You’ve been waiting for the white whale for ages … and then TWO comes! Stunned animal watchers spotted a PAIR of rare killer whales off the coast of Japan.
- Whale watchers off the coast of the northern Japanese island of Hokkaido spot two white killer whales swimming together
- One was an older animal, first seen two years ago, and the other was younger and had never been seen before.
- The two killer whales are not considered albinos, but are leucistic, which means they still have skin pigment.
- This means that their markings are still faintly visible, and the eyes are still dark rather than bright red.
Whale watchers off the coast Japan We could hardly believe our eyes when we saw two rare white killer whales swimming together in one flock.
Killer whales were sighted on a whale watching tour on July 24 in the Kunashir Strait, a 20-mile stretch of water between the northern islands of Hokkaido and Kunashir.
Mai, an employee of the Godjiraiwa-Kanko travel company, said one was older with slightly darker skin, while the other was younger and had prominent scratches on his back.
She said the older whale was first sighted about two years ago, but she saw the younger animal for the first time and saw them both together for the first time.
“It was the best day in the world. “This is the first time that two white killer whales have been seen off the coast of Japan,” she said.
Japanese whale watchers were stunned to see two rare white killer whales swimming off the coast of Hokkaido, one of the country’s northernmost islands, over the weekend.
This pair includes an older killer whale (right) that was previously seen two years ago and a younger killer whale (left) that has never been seen before.
The pair are part of a herd that contains mostly normal-looking killer whales, but the two are believed to carry a gene that removes some of the pigment from their skin, making them white.
Killer whales are not considered true albinos, which means they have no pigment on their skin, and instead are thought to have leucism – a generic term for a number of conditions that partially remove pigment from their skin.
The couple are not “true” albinos, which is due to a genetic trait that means the affected animal does not produce melanin at all, the compound that gives color to skin, hair, feathers, and eyes.
True albinos will be completely white and have red eyes – the color that gives red blood in the vessels that are usually hidden behind the translucent iris.
Instead, the two whales are thought to have leucism, a generic term that encompasses a range of conditions in which animals produce some melanin but either have noticeably whiter skin or white-spotted skin.
This explains why the white patches that traditionally surround the chin and eyes of a killer whale are still visible in two animals found near Japan, and why the eyes themselves are still dark.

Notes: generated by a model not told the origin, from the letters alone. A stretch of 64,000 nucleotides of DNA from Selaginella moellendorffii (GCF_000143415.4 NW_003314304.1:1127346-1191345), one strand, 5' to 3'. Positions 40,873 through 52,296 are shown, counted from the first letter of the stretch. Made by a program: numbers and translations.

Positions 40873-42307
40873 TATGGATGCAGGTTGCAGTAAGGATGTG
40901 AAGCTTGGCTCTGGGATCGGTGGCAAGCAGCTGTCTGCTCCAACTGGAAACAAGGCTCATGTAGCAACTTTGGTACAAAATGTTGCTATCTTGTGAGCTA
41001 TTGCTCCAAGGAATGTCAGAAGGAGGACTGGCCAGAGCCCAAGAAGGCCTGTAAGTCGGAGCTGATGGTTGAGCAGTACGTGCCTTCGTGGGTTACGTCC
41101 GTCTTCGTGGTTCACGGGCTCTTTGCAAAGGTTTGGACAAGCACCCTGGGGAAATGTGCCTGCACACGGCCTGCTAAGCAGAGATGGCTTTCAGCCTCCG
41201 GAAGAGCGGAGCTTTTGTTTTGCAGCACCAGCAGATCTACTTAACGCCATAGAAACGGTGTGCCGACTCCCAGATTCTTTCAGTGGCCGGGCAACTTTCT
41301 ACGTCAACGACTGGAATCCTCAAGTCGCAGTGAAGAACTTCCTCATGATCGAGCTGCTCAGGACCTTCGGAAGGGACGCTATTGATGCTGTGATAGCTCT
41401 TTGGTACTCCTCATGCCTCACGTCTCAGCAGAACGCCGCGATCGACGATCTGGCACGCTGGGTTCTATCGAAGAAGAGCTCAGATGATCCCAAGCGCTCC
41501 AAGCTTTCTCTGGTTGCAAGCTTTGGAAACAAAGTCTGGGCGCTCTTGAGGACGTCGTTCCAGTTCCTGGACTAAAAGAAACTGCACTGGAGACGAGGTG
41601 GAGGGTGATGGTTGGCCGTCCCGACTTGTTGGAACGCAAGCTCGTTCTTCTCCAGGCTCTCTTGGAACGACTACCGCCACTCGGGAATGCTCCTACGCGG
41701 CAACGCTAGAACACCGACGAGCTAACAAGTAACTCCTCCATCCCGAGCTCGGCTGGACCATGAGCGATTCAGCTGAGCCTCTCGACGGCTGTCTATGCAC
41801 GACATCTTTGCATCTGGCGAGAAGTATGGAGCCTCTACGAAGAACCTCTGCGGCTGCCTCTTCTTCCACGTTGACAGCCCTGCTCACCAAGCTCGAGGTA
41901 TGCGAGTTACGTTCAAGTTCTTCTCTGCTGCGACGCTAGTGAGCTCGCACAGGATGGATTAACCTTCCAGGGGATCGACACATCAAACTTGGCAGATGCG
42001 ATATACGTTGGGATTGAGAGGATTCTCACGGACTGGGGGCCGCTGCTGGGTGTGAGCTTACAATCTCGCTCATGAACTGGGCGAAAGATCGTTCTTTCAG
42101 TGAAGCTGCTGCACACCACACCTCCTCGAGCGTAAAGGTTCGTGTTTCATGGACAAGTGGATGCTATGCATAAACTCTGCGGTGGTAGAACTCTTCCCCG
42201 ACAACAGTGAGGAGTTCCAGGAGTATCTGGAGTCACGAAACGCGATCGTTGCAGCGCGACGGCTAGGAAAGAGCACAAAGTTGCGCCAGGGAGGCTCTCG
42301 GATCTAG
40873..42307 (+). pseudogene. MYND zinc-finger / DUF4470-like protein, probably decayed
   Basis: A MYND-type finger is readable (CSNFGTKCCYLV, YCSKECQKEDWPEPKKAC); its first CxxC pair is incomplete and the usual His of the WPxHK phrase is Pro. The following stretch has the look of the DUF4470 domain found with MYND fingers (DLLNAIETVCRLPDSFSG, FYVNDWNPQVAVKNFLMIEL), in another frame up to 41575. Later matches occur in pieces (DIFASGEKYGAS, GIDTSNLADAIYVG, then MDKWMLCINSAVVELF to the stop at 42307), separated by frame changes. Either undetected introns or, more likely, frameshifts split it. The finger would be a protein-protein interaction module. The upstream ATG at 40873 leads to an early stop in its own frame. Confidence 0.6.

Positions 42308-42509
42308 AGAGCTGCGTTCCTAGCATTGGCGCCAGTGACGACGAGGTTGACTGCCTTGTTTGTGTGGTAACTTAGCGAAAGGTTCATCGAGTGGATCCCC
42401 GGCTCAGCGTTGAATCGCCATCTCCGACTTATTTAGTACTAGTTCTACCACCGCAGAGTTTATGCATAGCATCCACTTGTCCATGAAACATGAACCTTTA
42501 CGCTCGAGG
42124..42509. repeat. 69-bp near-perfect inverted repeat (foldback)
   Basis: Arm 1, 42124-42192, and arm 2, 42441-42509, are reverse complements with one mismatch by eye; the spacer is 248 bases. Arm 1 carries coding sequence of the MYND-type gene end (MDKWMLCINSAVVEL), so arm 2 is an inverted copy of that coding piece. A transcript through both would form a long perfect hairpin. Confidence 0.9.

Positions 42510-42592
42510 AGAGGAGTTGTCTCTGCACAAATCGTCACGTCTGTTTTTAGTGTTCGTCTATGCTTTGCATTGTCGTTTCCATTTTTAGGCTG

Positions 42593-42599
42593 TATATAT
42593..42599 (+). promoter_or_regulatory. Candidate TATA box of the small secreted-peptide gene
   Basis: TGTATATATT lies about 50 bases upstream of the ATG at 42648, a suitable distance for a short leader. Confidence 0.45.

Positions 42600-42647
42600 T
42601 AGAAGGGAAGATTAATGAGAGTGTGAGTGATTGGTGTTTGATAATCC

It may also help explain the scars on the side of a young animal, which are especially noticeable as the scar tissue appears to have healed and has taken on a darker hue compared to the surrounding white skin.
Killer whales and whales were once so rare that they were considered a myth, but they are becoming more common as scientists know of at least five individuals living today.
The presence of leucism may partly explain why the young dolphin has visible scars on its side – the scar tissue contains more pigment than the rest of the skin, making the wound difficult to miss.
White whales and killer whales are becoming more common, which scientists believe may be due to a decrease in the number of animals, which reduces their genetic variability, which means that rare traits are becoming more common.
It is not known what effect white has on affected killer whales, although it clearly makes them more visible, which in turn could make them less effective hunters and means they get more attention from rivals.
One of the white killer whales swims along with three other members of their flock, all of which have the typical white and black markings common to this species.
It’s not entirely clear why they are becoming more common, but scientists speculate that this may be due to declining whale numbers and is a sign that the species is in trouble.
As the population of a species declines, so does its genetic variability, because the remaining animals have fewer potential partners to choose from.
Depending on the genes the remaining people carry, it can highlight some traits that were previously considered genetically rare.
This includes rare genetic disorders that impede the ability of animals to survive in the wild, threatening to hasten the extinction of the species.
While it is not known exactly what effect leucism has on the lives of killer whales that inherit it, it makes them more visible, potentially hindering their hunting ability and attracting unwanted attention from rivals.
However, this trait is not always harmful. For example, Kermode bears are traditionally black, but are increasingly born white due to a recessive gene.
Scientists have found that this trait leads to the fact that they catch more fish, because salmon are more difficult to detect them.